• Return default uri handlers
            • Returns a list of uri - rewritten uri_rewrites
            • Prepare the authentication
            • Get a gist
            • Scans the setup py file and checks if the versioneer is missing
            • Render an error response
            • Get a list of gist entries
            Get all kandi verified functions for this library.

            nbviewer Key Features

            No Key Features are available at this moment for nbviewer.

            nbviewer Examples and Code Snippets

            Jupyter Notebookdot img1Lines of Code : 22dot img1License : Permissive (MIT)
            copy iconCopy
            Train a new network on a data set with train.py
                Basic Usage : python train.py data_directory
                Prints out current epoch, training loss, validation loss, and validation accuracy as the netowrk trains
                    Set direcotry to save ch  
            ptplot,Getting Started
            Jupyter Notebookdot img2Lines of Code : 11dot img2License : Strong Copyleft (GPL-3.0)
            copy iconCopy
            import pandas as pd
            from bokeh.plotting import show
            from ptplot import PTPlot
            from ptplot.nfl import Field
            from ptplot.plot import Positions
            data = pd.read_csv("YOUR PLAYER TRACKING DATA")
            plot = PTPlot(data) + Field() + Positions("X_COORDINATE_CO  
            whatsappalytics,Example Usage
            Jupyter Notebookdot img3Lines of Code : 11dot img3no licencesLicense : No License
            copy iconCopy
            path = "/path/to/your/whatsappbackupt.txt"
            languages = ['german', 'english'] # needed to exclude stopwords in wordcloud
            exclude = ['Media omitted', 'Audio omitted'] # whatever messages you want to exclude
            wa = Whatsapp_Analytics(path, languages=lang  

            Community Discussions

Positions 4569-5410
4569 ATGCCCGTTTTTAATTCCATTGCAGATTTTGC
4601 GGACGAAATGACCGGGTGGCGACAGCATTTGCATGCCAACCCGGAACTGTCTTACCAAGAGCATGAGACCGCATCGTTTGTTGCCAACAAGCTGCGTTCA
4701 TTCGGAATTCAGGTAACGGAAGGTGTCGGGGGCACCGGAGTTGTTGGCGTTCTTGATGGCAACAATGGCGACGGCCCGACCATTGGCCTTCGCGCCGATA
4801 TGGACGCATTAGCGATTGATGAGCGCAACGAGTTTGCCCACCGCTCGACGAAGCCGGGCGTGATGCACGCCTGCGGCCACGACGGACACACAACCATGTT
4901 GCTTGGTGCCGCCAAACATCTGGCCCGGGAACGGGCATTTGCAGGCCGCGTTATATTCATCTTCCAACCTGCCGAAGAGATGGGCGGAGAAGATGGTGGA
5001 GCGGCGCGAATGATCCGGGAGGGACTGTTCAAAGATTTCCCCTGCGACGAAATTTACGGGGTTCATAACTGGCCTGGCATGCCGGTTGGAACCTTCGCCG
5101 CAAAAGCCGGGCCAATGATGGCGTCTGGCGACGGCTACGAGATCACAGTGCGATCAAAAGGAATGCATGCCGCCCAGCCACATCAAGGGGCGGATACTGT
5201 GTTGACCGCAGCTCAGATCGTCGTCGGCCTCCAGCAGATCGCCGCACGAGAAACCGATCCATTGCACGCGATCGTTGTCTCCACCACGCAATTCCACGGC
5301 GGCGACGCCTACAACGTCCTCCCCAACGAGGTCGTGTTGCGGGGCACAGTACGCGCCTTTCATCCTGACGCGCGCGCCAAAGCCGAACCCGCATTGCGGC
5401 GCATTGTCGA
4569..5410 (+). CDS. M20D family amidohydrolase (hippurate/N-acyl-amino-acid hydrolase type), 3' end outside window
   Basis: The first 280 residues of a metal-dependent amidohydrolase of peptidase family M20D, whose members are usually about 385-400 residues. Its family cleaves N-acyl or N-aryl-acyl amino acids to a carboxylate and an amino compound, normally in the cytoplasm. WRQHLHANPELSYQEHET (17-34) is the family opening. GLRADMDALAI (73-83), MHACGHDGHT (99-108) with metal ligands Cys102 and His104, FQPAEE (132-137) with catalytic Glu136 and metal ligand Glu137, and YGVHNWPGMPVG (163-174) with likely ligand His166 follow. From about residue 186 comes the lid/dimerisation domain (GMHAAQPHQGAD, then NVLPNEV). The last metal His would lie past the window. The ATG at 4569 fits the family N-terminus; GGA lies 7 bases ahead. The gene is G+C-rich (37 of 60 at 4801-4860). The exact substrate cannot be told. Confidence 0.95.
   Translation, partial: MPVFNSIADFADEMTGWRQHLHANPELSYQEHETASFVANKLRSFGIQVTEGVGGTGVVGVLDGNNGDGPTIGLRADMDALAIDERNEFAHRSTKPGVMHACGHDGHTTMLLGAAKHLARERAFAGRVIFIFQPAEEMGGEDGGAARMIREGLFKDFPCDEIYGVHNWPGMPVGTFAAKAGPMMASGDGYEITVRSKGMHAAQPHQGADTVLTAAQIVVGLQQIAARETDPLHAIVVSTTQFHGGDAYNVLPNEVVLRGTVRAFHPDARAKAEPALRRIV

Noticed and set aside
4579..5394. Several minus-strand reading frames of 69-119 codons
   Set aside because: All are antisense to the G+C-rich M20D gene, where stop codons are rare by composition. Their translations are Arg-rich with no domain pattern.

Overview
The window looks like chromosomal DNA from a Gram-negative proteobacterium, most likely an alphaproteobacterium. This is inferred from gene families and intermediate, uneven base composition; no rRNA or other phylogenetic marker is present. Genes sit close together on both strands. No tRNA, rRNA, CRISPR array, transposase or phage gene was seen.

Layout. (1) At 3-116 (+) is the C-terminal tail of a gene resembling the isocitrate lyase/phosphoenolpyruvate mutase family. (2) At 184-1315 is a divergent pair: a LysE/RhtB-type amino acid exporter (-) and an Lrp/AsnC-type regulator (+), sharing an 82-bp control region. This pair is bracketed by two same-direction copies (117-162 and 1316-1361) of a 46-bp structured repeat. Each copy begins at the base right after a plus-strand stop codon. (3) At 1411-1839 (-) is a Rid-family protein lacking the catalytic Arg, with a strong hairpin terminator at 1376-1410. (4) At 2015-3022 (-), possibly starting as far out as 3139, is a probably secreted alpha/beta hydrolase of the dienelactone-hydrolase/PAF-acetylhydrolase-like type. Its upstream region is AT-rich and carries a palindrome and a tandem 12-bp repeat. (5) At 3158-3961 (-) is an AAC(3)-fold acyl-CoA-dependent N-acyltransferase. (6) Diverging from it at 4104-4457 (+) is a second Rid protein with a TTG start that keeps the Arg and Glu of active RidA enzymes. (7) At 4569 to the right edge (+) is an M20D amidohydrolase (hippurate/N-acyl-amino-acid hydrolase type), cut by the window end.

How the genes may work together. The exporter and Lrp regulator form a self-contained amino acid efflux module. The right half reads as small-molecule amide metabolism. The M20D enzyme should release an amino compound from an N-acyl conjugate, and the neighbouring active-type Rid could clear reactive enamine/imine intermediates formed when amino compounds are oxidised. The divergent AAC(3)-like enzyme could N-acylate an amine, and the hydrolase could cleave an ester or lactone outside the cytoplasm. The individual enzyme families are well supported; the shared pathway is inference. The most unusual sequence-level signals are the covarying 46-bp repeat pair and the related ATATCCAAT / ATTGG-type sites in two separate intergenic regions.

How do I take gradients of MultibodyPlant computations w.r.t. mass, center-of-mass, inertia, etc.?
            Asked 2021-Jun-09 at 12:41

            I see the current chapter of Underactuated: System Identification and the corresponding notebook, and it currently does it through symbolics.

            I'd like to try out stuff like system identification using forward-mode automatic differentiation ("autodiff" via AutoDiffXd, etc.), just to check things like scalability, get a better feel for symbolics and autodiff options in Drake, etc.

            As a first steps towards system identification with autodiff, how do I take gradients of MultibodyPlant quantities (e.g. generalized forces, forward dynamics, etc.) with respect to inertial parameters (say mass)?



            Answered 2021-Jun-09 at 12:41

            Drake's formulation of MultibodyPlant, in conjunction with the Drake Systems framework, can allow you to take derivatives (via autodiff) with respect to inertial parameters by using the parameter accessors of RigidBody on the given plant's Context.

            Please see the following tutorial:

            Source https://stackoverflow.com/questions/67754125


            Preview Jupyter Notebooks in Ubuntu
            Asked 2021-Jun-08 at 12:44

            Peeking at Jupyter notebooks is a long process, need to cd to the file location and need to run jupyter notebook to start the server and get things done, but I don't need to edit or work with it. Is there any other possible way to just take a look at notebooks quickly?

            Looking for the Linux equivalent of this tuxu/nbviewer

            PS: Already know about a Firefox extension but it is broken now.



            Answered 2021-Jun-07 at 14:56

            In the Linux terminal, you can use the jupyter-lab command to start up JupyterLab to access the Notebook.